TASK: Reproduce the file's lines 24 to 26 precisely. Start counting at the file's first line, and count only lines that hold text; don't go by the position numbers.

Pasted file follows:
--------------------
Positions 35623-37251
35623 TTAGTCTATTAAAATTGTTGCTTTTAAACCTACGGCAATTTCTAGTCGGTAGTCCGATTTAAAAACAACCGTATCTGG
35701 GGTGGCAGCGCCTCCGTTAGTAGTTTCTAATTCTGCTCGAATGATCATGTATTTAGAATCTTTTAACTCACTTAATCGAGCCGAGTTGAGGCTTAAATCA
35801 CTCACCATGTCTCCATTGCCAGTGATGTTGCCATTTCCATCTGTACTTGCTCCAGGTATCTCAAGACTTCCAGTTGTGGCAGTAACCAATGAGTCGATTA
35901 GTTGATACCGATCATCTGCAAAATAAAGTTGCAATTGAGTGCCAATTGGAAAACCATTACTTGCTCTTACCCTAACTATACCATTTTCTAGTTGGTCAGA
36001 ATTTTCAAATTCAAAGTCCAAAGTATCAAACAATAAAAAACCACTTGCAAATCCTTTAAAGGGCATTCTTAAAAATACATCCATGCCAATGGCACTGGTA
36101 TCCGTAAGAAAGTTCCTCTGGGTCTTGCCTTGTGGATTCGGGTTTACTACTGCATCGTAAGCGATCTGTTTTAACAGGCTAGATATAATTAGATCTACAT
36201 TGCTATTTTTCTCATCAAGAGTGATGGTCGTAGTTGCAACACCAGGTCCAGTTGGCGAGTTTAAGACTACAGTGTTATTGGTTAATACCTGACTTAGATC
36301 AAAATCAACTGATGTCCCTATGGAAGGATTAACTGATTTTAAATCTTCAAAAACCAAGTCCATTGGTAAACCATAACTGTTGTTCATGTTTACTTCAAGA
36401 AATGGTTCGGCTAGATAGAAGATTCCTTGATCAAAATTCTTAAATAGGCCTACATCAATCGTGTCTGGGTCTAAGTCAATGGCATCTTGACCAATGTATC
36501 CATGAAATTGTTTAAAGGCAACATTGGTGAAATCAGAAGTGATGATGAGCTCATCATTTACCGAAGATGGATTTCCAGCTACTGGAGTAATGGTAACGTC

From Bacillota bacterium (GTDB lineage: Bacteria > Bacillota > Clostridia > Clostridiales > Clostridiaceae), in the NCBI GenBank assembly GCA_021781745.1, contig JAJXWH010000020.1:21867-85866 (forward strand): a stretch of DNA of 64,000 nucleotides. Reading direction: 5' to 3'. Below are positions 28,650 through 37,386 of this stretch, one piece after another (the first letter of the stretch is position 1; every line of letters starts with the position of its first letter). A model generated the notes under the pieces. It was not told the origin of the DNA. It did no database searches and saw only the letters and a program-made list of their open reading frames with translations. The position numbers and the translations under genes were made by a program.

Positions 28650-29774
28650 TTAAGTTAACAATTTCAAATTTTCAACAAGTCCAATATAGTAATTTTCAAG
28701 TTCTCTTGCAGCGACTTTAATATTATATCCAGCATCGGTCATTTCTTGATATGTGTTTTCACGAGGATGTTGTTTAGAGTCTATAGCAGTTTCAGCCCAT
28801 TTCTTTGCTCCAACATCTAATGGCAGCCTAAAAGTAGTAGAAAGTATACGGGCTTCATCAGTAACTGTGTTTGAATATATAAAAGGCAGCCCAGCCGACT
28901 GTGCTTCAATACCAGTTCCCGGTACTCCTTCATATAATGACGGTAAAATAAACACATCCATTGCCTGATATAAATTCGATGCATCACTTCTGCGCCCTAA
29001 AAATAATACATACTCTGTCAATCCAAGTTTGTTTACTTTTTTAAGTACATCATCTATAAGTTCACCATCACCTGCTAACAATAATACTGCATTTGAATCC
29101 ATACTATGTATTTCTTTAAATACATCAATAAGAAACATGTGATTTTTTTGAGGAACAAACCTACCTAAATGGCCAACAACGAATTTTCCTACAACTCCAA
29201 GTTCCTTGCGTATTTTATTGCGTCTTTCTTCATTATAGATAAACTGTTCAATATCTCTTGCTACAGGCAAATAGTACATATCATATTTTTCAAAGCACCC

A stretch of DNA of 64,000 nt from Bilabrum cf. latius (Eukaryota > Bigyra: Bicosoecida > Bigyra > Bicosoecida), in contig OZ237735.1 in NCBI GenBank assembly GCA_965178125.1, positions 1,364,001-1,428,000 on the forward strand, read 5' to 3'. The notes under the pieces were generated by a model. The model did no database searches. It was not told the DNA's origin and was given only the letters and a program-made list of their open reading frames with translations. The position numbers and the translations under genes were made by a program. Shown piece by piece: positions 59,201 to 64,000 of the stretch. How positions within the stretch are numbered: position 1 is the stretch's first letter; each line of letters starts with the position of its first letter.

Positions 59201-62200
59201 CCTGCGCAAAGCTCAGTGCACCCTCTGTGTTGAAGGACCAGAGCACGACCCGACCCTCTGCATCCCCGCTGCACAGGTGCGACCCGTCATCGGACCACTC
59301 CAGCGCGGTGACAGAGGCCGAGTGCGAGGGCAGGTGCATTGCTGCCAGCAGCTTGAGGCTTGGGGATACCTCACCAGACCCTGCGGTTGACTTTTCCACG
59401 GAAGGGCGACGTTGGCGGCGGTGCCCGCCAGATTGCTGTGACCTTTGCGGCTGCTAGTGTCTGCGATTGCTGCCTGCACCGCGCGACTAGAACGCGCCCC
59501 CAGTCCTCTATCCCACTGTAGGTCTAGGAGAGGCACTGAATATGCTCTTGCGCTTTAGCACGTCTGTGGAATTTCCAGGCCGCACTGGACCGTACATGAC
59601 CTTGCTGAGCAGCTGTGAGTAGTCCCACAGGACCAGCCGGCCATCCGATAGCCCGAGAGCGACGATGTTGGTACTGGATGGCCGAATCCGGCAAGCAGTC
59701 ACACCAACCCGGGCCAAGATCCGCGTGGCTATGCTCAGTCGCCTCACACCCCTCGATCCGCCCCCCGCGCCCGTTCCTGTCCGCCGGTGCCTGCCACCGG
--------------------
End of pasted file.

59301 CAGCGCGGTGACAGAGGCCGAGTGCGAGGGCAGGTGCATTGCTGCCAGCAGCTTGAGGCTTGGGGATACCTCACCAGACCCTGCGGTTGACTTTTCCACG
59401 GAAGGGCGACGTTGGCGGCGGTGCCCGCCAGATTGCTGTGACCTTTGCGGCTGCTAGTGTCTGCGATTGCTGCCTGCACCGCGCGACTAGAACGCGCCCC
59501 CAGTCCTCTATCCCACTGTAGGTCTAGGAGAGGCACTGAATATGCTCTTGCGCTTTAGCACGTCTGTGGAATTTCCAGGCCGCACTGGACCGTACATGAC